The Les Paul sound great but the weight is an important issue. I don't know if Epiphone reduced the weight in the Special II model (they did it in some models) but my Standard are 4 Kg and it comes to be uncomfortable when you play some time.

If you can go to a local store, do it. Check out the Special II and two hundred guitars more (if the salesman agrees, of course) and take your own opinions. The reviews are good but everybody loves his/her gear. The YouTube videos are good but you are not listening the guitar and amp directly (perhaps it could be more useful for gear as the Vox amplug).

"+1" on the "have fun", too.

And welcome to GN!


   
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cnev
 cnev
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Yes I would agree with Nuno the LP's can be heavy and that was the main reason I didn't choose one when I started, but check it out and if you can handle it go for it.

"It's all about stickin it to the man!"
It's a long way to the top if you want to rock n roll!


   
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JoeHempel
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They definitely didn't reduce the weight in the Special II's those things a friggin heavy.

In Space, no one can hear me sing!


   
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greybeard
(@greybeard)
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Valka, it depends where you live. If you're in Germany, Netherlands or Belgium, you get reasonable postal rates. There is also the "Music Store", which is very similar to Thomann. Both are very reliable and offer a 30 day money-back guarantee. I have used both and have absolutely no complaints about the service from either.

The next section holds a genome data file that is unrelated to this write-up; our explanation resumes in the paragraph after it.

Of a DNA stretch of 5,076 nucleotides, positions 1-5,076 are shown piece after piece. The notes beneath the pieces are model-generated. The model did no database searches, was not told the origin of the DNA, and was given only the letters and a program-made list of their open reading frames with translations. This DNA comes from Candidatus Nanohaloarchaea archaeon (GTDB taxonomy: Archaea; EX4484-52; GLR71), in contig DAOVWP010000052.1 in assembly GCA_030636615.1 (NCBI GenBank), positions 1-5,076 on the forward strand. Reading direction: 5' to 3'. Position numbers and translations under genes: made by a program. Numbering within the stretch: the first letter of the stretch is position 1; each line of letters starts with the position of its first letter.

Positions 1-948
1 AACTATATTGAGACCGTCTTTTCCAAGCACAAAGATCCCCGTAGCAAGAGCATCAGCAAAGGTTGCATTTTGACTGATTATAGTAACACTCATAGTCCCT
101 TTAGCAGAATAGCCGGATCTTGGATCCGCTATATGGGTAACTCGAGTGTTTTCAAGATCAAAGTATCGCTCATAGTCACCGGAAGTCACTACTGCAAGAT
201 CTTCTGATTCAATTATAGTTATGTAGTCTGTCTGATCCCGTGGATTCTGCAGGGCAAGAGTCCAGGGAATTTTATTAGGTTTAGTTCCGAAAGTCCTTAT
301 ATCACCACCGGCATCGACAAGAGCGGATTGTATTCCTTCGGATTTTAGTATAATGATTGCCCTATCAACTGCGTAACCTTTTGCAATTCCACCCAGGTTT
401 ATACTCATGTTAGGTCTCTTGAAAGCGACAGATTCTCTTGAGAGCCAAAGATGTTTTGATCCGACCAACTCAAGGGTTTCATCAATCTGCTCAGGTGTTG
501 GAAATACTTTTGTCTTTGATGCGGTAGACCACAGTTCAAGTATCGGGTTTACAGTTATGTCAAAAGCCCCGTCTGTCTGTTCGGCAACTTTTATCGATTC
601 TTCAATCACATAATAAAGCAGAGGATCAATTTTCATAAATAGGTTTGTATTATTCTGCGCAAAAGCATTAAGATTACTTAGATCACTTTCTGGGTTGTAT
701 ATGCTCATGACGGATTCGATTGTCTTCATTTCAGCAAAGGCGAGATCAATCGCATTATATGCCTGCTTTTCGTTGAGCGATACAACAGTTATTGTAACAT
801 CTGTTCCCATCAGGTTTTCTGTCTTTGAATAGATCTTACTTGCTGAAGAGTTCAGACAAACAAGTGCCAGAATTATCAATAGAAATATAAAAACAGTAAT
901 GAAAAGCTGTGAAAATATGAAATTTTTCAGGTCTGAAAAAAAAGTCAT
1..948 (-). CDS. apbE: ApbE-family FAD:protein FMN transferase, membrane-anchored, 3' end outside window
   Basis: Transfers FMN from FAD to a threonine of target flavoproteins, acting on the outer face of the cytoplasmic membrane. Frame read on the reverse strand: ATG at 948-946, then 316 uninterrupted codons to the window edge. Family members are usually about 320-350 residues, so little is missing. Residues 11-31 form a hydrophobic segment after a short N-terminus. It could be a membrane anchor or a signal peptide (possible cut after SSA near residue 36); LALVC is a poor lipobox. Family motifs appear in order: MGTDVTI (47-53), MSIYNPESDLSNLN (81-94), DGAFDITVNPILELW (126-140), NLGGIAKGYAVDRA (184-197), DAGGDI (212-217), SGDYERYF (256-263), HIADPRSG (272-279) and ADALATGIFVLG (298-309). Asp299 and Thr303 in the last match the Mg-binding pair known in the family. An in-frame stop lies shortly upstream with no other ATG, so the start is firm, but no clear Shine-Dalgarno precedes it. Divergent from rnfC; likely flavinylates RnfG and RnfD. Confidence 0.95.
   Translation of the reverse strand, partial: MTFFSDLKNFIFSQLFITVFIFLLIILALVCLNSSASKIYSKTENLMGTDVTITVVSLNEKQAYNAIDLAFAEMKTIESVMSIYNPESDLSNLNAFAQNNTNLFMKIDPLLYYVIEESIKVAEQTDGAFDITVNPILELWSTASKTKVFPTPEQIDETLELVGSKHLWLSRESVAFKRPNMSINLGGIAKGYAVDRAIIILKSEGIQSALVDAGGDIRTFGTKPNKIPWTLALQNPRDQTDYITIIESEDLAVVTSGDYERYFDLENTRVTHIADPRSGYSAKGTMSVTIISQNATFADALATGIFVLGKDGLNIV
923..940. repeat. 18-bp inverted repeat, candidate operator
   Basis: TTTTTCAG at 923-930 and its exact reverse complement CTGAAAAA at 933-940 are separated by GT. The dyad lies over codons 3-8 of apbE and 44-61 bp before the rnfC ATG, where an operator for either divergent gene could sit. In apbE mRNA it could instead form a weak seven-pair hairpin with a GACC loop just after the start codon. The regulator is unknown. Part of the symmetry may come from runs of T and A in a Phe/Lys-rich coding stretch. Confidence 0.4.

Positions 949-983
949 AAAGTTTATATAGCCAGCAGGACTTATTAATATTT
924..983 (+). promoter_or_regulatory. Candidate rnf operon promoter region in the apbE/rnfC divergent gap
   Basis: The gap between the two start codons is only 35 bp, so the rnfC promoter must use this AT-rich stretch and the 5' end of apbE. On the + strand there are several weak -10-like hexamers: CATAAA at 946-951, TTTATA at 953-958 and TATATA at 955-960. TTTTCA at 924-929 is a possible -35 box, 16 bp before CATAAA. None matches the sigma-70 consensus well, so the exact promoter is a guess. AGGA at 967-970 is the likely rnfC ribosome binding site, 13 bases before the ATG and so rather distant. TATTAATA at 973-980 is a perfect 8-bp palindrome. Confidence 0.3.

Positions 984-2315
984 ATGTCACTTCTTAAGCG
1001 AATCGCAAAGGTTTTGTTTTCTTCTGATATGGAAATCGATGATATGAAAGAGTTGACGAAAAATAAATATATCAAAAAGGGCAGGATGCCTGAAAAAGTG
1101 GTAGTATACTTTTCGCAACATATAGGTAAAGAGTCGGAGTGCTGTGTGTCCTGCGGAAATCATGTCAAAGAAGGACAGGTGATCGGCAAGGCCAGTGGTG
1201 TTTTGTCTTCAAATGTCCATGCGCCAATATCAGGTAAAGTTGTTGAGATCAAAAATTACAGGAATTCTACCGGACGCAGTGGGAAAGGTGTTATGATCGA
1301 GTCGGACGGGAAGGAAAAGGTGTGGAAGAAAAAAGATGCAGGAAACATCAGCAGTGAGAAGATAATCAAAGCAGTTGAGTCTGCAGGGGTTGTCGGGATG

I started with nothing - and I've still got most of it left.
Did you know that the word "gullible" is not in any dictionary?
Greybeard's Pages
My Articles & Reviews on GN


   
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msh
 msh
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Joined: 13 years ago
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Topic starter  

Thanks for the input, folks! :D

graybeard
I've checked the shipping fees, and, apparently, it's a flat fee of 25 euros, which seems reasonable for me.

Regarding the weight of guitar. I can see how that could be a problem for long sessions. :(
I looked around for alternatives and Cort Z42 really caught my eye. The price is a little higher, but not too much, and reviews seem to be generally positive. Any opinions on it?


   
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rparker
(@rparker)
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Joined: 19 years ago
Posts: 5480
 

Valka, the weight of the LP won't be an issue if you sit when you play.

That guitar you posted a link to looks pretty decent, but I've never seen one to be able to comment on.

Roy
"I wonder if a composer ever intentionally composed a piece that was physically impossible to play and stuck it away to be found years later after his death, knowing it would forever drive perfectionist musicians crazy." - George Carlin